That was my approach to the composition here, and ultimately it becomes a question of how to lead the viewer through the image in the strongest manner possible. What did I feel and how can I convey that to the viewer.
Compositional analysis: The red area at the bottom defines the foreground and anchors the image, both with its shape (diagonals left and right) and with light. The blue area define the middle ground and darkest values, the bridge from the foreground to the sky – it adds the important depth. The orange lines highlight repeating shapes that also add depth and movement. The yellow line shows the general direction that I want to viewer to follow, and the overall “frame” of the composition.
I processed the single capture in Lightroom 6.4, using a variety of brushes to suggest areas of highlight and shadow, otherwise known as dodging and burning. This further reinforces depth and lets the light take center stage.
Notice how the small bushes on the right side of the frame are simply dark shapes, creating the “middle ground” between the lighter foreground and background where the sun is. This area “bridges” the light from front to back, again adding tremendous depth without the need for shadow detail.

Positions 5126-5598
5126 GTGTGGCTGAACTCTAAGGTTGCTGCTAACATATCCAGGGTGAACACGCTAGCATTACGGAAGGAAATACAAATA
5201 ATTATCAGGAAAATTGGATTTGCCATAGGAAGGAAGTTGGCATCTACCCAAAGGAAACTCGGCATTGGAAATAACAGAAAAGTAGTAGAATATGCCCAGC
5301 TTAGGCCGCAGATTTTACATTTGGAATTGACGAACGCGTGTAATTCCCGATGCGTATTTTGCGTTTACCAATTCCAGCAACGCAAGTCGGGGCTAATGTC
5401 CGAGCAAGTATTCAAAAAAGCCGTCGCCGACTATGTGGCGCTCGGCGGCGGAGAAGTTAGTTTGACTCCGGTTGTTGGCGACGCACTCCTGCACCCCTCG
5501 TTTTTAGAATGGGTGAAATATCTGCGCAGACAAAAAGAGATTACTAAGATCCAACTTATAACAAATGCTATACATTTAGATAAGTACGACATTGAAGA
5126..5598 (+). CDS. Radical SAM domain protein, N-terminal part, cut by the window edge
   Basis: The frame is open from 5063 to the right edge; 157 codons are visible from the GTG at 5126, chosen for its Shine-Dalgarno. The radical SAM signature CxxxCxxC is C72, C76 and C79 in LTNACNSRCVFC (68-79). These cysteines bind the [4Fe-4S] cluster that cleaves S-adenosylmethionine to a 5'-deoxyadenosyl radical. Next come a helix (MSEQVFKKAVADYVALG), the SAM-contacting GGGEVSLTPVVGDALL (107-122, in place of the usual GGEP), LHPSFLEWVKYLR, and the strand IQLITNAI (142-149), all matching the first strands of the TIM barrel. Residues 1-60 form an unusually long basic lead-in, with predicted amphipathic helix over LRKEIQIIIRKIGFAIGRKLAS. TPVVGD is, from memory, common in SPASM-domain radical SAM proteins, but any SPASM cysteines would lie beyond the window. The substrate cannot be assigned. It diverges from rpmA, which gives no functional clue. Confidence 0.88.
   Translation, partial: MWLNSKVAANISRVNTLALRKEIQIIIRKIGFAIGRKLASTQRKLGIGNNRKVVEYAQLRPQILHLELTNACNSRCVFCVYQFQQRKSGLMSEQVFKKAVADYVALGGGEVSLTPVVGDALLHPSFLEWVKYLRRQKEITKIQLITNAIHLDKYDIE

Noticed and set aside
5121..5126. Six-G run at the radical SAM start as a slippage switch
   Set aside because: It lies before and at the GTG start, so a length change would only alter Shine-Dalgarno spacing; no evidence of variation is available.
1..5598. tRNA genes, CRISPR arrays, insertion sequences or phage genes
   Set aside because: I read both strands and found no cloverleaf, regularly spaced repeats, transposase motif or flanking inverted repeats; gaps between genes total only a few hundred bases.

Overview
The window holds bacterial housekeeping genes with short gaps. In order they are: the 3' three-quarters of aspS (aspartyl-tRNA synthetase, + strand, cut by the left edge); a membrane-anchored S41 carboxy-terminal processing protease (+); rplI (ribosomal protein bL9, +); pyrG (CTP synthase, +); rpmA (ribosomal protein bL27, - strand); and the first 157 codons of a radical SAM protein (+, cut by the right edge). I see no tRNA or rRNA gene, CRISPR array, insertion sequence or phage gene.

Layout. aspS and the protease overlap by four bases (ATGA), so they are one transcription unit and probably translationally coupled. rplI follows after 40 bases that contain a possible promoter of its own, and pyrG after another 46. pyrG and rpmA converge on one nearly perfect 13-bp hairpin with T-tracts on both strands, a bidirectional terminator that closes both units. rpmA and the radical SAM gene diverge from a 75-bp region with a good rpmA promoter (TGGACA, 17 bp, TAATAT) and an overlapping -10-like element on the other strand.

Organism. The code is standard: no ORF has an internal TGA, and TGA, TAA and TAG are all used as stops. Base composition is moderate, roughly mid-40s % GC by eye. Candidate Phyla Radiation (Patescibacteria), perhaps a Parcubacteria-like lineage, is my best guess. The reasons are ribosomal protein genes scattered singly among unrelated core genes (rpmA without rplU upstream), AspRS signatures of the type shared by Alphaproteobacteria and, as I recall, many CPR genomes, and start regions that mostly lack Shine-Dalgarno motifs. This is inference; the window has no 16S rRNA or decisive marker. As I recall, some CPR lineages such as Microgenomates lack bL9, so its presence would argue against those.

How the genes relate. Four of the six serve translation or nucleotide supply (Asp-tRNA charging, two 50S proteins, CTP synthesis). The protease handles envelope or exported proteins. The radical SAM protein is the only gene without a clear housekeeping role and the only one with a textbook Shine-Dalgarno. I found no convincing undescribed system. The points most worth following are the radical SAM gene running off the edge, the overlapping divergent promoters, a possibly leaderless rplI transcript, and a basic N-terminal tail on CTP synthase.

A final print is where I decide if the image works for me or not, and I made a proof print on an Epson P800 and Canson Infinity Platine Fibre Rag 300gsm. I thought about paper choice for while, but what I think is most important is the weight and depth of the darker areas balanced against the single point of light and it’s effect on the landscape. Platine Fibre Rag, and its great ability to reproduce deep shadows, conveys the “feel” of the image beautifully.
It was dark and almost ominous when I made the image, with the warm light along a small part of the horizon as the only variation. Platine is great for this image (notice I didn’t say this “type” of image, because every image must be evaluated individually,) and with careful soft-proofing, the print maintains its overall brightness and doesn’t look “dark.” This is a common complaint I hear from students, but can be corrected with careful editing, a calibrated monitor, and the proper use of great paper.
Of course the paper is only as good as the ability of the printer to produce great black density and color, and the Epson P800 excels at both. (Stay tuned for a field test on the Epson P800 and how to best optimize Canson papers for it.)
Printed on 13 x 19 Canson Platine Fibre Rag on an Epson P800. Lots of contrast, yet it remains smooth ad soft, like the light in the original scene.
Here you can see the very fine surface texture that Platine Fibre has that differentiates it from a smoother but similar paper like Canson Baryta. I love how this texture is barely visible yet adds a nice depth to landscapes with fine texture; snow and distant mountains both gain extra dimension.
Detail is sharp yet organic and natural – again conveying the softness of the scene without losing the essence of the textured landscape.
I hope this in-depth explanation is useful, and please don’t hesitate to share your questions or feedback. It’s all a learning process, and I’m still an infant in my creative exploration. We can all learn together with the skill every infant is born with; curiosity. Thanks for reading!